Preprints
https://doi.org/10.5194/egusphere-2022-494
https://doi.org/10.5194/egusphere-2022-494
 
22 Jun 2022
22 Jun 2022

Exploring TikTok as an effective platform for geoscience communication

Emily E. Zawacki1, Wendy Bohon2, Scott Johnson3, and Donna J. Charlevoix3 Emily E. Zawacki et al.
  • 1School of Earth and Space Exploration, Arizona State University, Tempe, AZ, 85287, USA
  • 2Incorporated Research Institutions for Seismology, Washington, D.C., 20005, USA
  • 3UNAVCO, Boulder, CO, 80301, USA

Abstract. With TikTok emerging as one of the most popular social media platforms, there is significant potential for science communicators to capitalize on this success and share their science with a broad, engaged audience. While videos of chemistry and physics experiments are prominent among educational science content on TikTok, videos related to the geosciences are comparatively lacking, as is an analysis of what types of geoscience videos perform well on TikTok. To increase the visibility of the geosciences and geophysics on TikTok and to determine best strategies for effective geoscience communication on the app, we created a TikTok account called “Terra Explore” (@TerraExplore). The Terra Explore account is a joint effort between science communication specialists at UNAVCO, IRIS, and OpenTopography. We produced 48 educational geoscience videos over a four-month period between October 2021 and February 2022. We evaluated the performance of each video based on its reach, engagement, and viewer retention to determine the qualities of a successful video. Our video topics primarily focused on seismology, earthquakes, topography, lidar (light detection and ranging), and GPS (Global Positioning System), in alignment with our organizational missions. Over this time period, our videos garnered over 2 million total views, and our account gained over 12,000 followers. The videos that received the most views received nearly all (~97 %) of their views from the For You page, TikTok’s algorithmic recommendation feed. We found that short videos (< 20 s) had a high viewer retention rate, but they often had a low engagement rate, leading to less overall visibility. Lecture-style videos that were between 40 seconds and two minutes in length had more success in both reach and engagement. Our videos that went the most viral featured content that was related to a recent newsworthy event (e.g., an earthquake) or explaining place-based geology of a recognizable area. Our results highlight the algorithm-driven nature of TikTok, which results in a low barrier to entry and success for new science communication creators.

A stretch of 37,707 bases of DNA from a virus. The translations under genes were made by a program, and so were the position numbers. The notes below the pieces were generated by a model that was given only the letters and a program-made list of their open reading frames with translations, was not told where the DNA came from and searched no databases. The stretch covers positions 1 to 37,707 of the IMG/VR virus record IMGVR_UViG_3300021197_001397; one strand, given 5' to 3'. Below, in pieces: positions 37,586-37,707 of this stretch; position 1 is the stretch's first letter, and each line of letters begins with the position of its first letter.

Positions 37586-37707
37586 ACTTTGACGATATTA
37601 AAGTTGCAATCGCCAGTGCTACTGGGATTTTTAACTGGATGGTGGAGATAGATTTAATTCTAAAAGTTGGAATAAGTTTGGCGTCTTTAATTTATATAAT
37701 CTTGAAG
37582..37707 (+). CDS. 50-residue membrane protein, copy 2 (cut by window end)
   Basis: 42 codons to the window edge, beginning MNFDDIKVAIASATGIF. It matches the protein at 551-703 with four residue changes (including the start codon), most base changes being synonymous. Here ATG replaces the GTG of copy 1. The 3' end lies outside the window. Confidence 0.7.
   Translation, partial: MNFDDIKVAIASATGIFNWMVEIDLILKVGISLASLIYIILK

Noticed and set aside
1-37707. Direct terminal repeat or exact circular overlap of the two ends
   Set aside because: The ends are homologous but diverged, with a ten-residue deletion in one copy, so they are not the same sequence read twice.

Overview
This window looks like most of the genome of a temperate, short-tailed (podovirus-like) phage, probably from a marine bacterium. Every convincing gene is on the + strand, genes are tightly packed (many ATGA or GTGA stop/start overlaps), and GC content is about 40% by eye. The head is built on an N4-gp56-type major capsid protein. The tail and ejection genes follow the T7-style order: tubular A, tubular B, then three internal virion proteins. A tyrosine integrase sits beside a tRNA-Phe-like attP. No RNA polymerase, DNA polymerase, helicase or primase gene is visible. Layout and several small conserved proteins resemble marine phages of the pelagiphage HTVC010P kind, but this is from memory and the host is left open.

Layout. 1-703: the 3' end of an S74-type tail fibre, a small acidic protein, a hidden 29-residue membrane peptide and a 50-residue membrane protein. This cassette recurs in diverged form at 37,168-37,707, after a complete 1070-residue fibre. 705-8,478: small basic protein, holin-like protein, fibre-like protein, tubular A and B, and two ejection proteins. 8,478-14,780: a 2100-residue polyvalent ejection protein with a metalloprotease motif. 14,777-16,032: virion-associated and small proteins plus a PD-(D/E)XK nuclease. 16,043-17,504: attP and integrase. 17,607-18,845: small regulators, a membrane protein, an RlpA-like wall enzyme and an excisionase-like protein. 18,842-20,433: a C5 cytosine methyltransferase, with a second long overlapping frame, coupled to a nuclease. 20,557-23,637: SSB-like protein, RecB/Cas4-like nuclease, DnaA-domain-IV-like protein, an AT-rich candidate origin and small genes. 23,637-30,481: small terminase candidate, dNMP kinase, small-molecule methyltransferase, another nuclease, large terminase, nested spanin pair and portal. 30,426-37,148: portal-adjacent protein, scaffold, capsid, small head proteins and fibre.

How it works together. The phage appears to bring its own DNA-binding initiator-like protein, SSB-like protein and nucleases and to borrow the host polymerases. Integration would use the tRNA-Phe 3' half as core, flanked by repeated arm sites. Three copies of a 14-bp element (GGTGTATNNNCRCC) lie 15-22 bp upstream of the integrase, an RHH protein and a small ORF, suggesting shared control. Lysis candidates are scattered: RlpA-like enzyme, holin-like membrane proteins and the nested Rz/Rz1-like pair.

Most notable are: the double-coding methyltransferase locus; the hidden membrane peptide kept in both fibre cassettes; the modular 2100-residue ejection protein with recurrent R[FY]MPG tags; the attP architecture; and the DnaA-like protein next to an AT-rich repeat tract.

Emily E. Zawacki et al.

Status: final response (author comments only)

Comment types: AC – author | RC – referee | CC – community | EC – editor | CEC – chief editor | : Report abuse
  • RC1: 'Comment on egusphere-2022-494', Anonymous Referee #1, 06 Jul 2022
    • AC1: 'Reply on RC1', Emily Zawacki, 27 Jul 2022
  • RC2: 'Comment on egusphere-2022-494', Anonymous Referee #2, 03 Aug 2022
    • AC2: 'Reply on RC2', Emily Zawacki, 26 Aug 2022

Emily E. Zawacki et al.

Emily E. Zawacki et al.

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Latest update: 28 Sep 2022
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Short summary
To determine best strategies for geoscience communication on TikTok, we created a TikTok account called “Terra Explore.” We produced 48 educational geoscience videos and evaluated each video’s performance. Our most viewed videos received nearly all of their views from TikTok’s algorithmic recommendation feed, and the videos that went the most viral were related to a recent newsworthy event (e.g., earthquake) or explaining the geology of a recognizable area.